HEY BESTIE: I’m in a new relationship, and the sex is amazing. We make love every day – sometimes more than once a day. But I’m starting to get concerned that I might be addicted to sex. How do I know if I am?
So glad to hear that the sex is amazing!
I hope you continue enjoying each other and the sex between you.
Enjoying and having sex regularly (or more often than not) vastly differs from sex addiction. So let me first and foremost get clear on what constitutes an addiction to sex.
Although Sex Addiction is technically not classified in the most used diagnostic manual for therapists, it’s necessary to perform sexual acts to achieve the ‘fix’ that a person with alcohol use disorder would get from drinking, for example.
It will be considered an addiction if sexual behavior negatively impacts your physical and mental health, personal relationships, quality of life, and safety.
Here are some signs of being aware:
Lying to cover the sexual behaviourInability to stop or control the behaviourFeeling remorse or guilt after the behaviourChronic or obsessive thoughts about the behavior
So let me break it down. Suppose you are thinking of or participating in your desired sexual activity more than you are going to work or taking care of yourself or others, and it’s impacting your ability to function, then yes. In that case, you probably need to talk to a health professional about this.
If you are, however, genuinely enjoying your new partner, sex on a very regular basis, and still able to function within society, then enjoy the moment as long as you can: this is not a sex addiction by definition.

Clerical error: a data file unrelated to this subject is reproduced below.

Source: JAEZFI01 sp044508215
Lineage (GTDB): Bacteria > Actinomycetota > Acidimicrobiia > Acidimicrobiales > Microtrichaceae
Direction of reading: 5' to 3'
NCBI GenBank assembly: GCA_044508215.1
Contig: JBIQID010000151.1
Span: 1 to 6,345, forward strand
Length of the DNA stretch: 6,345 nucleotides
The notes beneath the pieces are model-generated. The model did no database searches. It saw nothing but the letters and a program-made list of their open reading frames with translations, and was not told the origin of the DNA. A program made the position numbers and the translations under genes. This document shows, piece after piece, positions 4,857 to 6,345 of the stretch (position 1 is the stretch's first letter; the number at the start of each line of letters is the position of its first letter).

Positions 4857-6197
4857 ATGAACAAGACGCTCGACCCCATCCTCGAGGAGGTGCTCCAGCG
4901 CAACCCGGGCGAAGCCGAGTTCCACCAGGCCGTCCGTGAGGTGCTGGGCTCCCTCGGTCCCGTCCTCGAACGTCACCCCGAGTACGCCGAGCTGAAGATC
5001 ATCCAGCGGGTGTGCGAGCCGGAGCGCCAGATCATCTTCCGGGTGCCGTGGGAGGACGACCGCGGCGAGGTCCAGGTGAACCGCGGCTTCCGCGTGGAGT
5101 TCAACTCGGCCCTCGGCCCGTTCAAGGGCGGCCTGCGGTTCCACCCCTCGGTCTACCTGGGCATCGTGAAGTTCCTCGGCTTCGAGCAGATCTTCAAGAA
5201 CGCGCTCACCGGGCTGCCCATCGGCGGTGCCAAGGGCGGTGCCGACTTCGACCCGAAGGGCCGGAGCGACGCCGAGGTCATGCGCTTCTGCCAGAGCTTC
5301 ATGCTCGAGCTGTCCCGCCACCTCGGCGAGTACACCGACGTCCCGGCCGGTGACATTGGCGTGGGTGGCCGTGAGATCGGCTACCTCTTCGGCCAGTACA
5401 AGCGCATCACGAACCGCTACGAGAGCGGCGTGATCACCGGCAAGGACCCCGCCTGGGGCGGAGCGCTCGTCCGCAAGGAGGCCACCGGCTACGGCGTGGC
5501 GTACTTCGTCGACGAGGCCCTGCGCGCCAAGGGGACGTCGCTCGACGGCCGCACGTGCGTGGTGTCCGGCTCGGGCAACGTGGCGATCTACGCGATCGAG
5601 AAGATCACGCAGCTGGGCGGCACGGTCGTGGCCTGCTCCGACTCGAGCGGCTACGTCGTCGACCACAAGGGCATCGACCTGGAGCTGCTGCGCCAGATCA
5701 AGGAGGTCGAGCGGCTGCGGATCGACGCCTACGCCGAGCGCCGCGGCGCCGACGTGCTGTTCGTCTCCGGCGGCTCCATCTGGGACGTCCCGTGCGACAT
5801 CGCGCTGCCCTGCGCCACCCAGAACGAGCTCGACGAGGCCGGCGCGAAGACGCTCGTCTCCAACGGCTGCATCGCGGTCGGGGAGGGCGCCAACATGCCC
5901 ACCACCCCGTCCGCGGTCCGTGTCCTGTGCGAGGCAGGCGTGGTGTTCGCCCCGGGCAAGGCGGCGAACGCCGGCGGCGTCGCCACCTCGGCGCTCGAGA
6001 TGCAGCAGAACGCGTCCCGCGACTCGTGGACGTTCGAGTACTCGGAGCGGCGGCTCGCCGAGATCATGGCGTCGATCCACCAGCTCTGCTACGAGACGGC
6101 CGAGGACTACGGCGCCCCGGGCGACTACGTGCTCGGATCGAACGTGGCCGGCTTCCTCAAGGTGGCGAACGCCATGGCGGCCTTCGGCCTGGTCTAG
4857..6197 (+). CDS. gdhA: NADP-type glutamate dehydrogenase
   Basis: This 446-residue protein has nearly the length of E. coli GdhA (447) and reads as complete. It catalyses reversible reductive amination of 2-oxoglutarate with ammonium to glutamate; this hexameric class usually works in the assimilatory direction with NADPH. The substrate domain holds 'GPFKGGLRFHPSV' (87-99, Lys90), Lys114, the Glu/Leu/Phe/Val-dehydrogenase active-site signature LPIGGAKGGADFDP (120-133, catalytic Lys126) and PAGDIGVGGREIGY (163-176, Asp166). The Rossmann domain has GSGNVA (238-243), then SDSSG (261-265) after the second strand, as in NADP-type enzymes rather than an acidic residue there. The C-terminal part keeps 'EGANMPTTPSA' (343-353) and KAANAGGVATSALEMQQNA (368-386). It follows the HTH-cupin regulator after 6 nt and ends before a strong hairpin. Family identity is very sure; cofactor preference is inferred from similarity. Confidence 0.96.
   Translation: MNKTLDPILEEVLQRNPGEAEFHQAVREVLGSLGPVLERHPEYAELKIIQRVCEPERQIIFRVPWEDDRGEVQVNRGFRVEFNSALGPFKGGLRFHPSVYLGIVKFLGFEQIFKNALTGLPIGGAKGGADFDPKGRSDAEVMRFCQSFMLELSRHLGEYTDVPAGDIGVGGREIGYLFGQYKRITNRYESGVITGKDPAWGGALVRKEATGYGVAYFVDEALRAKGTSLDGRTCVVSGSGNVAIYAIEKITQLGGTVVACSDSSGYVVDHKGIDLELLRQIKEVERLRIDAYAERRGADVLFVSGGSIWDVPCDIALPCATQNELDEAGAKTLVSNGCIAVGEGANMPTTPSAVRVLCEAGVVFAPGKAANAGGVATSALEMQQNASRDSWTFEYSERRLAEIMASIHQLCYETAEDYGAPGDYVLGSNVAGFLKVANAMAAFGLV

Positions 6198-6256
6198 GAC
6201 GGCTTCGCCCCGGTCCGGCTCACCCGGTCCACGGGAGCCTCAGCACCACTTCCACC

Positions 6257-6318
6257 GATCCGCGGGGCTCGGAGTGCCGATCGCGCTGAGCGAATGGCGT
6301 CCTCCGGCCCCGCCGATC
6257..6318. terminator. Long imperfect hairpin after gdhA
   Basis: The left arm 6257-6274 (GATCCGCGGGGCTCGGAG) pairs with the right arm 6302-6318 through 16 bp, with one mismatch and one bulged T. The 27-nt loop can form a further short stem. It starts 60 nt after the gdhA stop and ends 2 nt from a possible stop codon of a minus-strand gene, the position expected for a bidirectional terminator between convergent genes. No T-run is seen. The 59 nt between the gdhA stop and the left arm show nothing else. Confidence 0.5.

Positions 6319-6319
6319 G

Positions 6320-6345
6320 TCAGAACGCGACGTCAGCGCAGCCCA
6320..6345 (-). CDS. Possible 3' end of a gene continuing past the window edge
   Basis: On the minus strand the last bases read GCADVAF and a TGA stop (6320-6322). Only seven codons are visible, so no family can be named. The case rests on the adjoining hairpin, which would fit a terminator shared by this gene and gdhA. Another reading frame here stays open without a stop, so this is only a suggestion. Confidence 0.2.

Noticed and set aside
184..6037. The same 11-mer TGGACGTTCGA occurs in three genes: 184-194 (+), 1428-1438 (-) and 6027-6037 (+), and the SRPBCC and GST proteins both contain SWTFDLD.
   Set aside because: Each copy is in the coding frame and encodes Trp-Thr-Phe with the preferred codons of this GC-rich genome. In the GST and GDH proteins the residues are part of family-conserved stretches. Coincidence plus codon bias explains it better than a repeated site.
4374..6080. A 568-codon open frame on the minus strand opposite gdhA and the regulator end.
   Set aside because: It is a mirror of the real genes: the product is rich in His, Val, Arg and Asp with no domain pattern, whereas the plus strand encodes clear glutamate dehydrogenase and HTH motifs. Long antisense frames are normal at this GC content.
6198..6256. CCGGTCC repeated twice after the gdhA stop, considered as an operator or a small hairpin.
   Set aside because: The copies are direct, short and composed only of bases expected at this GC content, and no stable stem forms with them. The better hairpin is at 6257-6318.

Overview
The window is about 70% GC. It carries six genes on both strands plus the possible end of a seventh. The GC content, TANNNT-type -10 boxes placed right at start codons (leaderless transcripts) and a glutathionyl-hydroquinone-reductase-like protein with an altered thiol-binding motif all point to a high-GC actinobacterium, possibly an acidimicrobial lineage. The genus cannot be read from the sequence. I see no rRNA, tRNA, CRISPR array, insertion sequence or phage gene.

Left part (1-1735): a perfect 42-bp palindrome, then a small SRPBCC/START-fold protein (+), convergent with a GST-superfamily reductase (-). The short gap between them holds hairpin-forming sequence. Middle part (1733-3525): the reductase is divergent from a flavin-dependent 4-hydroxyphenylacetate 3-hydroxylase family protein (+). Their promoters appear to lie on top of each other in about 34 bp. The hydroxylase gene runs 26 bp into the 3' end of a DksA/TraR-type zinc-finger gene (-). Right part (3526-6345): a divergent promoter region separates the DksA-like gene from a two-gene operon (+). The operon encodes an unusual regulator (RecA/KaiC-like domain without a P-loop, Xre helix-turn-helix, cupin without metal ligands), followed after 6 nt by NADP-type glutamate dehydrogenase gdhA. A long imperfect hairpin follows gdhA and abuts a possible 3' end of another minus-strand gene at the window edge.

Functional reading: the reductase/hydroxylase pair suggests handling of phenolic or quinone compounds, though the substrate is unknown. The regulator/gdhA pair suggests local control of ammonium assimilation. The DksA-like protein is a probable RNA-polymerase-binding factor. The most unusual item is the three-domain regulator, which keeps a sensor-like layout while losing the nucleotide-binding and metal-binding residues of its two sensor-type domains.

Sex addiction has real consequences, including negative impacts on your well-being and relationships.
For years, sex has been taboo, and a topic people avoid discussing. If you feel that you are in control of your behavior rather than your behavior being in control of you – then that’s a good indicator that you are likely OK.
Sex addiction requires professional intervention by a health provider experienced in this area.
Treatment can vary, and it’s not likely to be a one-off session. Many support groups are available for people learning to manage problematic sexual behavior.
If ever you are genuinely concerned about your sexual behavior, take the time to reach out and speak to a health professional.
There are plenty of people specifically trained in sex therapy that can help you explore healthy sexual relationships with yourself and others.
Because, after all, everyone deserves a healthy and active sex life.
Amanda Lambros is a sexologist and relationship coach with almost two decades of experience who takes pride in her “no b-s” approach to solving your problems. She is also a certified speaking professional and has written several books on relationships, health, and business, selling over 150,000 copies.
Do you have a question for Amanda? Email [email protected] (don’t worry, we won’t publish your name!)